-----------------------------


On Sat, Dec 26, 2020 at 7:44 AM Noel Sterrett <noel@...> wrote:
This tiny full frame 5.9K Bayer sensor L-mount camera shoots 4K Cinema DNG (8 bit internally, 12 bit
with a tiny USB SSD drive attached) and outputs via HDMI to a Blackmagic Video Assist 12G (BRAW) or
Atomos Ninga V (ProRes RAW).

The images I have seen so far are amazing.

Perhaps someone can tell me what's wrong with it?

Happy New Year!


Sigma fp

Noel Sterrett
 

This tiny full frame 5.9K Bayer sensor L-mount camera shoots 4K Cinema DNG (8 bit internally, 12 bit
with a tiny USB SSD drive attached) and outputs via HDMI to a Blackmagic Video Assist 12G (BRAW) or
Atomos Ninga V (ProRes RAW).

The images I have seen so far are amazing.

Perhaps someone can tell me what's wrong with it?

Happy New Year!


Re: Extreme BMD 12K test

Guy Mastrion
 

Great looking stuff. Very subtle beauty at work. 
--
Guy Mastrion
Creative_Director_DP_Professor
www.linkedin.com/in/guymastrion
insta: gmastrion


Re: Extreme BMD 12K test

Noel Sterrett
 


On 12/23/20 4:31 AM, Pawel Achtel ACS wrote:
... because you will be diffraction limiting your Super35mm sensor
Future camera sensors will not necessarily be Super35, Bayer sensor, or CMOS.

Human rod cells are only 2um and there are 120 million of them very densely packed. They can sense a single photon. We have a long way to go.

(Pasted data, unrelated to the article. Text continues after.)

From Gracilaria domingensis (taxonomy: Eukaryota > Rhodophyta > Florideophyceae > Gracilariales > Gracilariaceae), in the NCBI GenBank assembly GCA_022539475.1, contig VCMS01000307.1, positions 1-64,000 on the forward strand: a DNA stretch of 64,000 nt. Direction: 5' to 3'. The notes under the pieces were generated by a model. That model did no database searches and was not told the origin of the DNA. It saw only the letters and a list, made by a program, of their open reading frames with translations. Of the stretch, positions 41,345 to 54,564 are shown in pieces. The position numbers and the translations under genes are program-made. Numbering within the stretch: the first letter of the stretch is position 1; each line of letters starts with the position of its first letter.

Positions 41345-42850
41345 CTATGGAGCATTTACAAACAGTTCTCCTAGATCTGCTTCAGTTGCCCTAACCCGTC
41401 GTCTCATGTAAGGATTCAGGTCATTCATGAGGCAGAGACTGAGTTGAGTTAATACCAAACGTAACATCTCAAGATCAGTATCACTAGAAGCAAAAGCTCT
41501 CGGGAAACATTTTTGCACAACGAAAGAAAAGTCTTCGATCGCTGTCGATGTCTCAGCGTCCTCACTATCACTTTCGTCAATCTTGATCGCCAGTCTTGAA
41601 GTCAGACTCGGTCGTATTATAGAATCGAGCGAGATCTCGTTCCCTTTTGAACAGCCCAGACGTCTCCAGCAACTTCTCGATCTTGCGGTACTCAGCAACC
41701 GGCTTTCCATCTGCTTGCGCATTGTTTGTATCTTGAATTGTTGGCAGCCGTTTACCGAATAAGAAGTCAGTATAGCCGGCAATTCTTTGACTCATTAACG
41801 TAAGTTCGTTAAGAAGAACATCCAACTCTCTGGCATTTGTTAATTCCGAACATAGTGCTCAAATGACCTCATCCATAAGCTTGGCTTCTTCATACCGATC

Re: Extreme BMD 12K test

Video Assist Hungary
 

I had a similar train of thought a few weeks ago when we were using led panel backgrounds for car shots. The array vehicle had wide lenses, which is okay because it’s lenses are closer to the side of the road than the production camera which was placed outside of the car. 

We had a discussion about shooting a much wider angle but that seemed to create problems. First repositioning seemed to create an effect if the camera was tilted up or down. Also i am not sure that the effect of wide lenses where object very close are distorted would be apparent after zooming in

Balazs Rozgonyi
CEO Video Assist Hungary.  


On 2020. Dec 23., at 14:26, davesatin via cml.news <davesatin=aol.com@...> wrote:

Amen. Not to mention the lack of perspective shift
In the blown up frames. There was an article about this in the SMPTE Journal in 1978 or so about shooting in high resolution, 65mm at the time and optically reframing for tight shots. It didn’t work then either. 


From the Mobile IOS device of
Dave Satin
Digital Cinema Engineering LLC
425 East 51st Apt 7A
New York NY 10022
917-951-3536 


Re: Extreme BMD 12K test

davesatin@...
 

Amen. Not to mention the lack of perspective shift
In the blown up frames. There was an article about this in the SMPTE Journal in 1978 or so about shooting in high resolution, 65mm at the time and optically reframing for tight shots. It didn’t work then either. 


From the Mobile IOS device of
Dave Satin
Digital Cinema Engineering LLC
425 East 51st Apt 7A
New York NY 10022
917-951-3536 
_._,_._,_


Re: Extreme BMD 12K test

Pawel Achtel, ACS
 

Ø  There would seem to be a point in sensor resolution where you wouldn't need primes or an optical
zoom at all. Just one very sharp and extremely fast lens.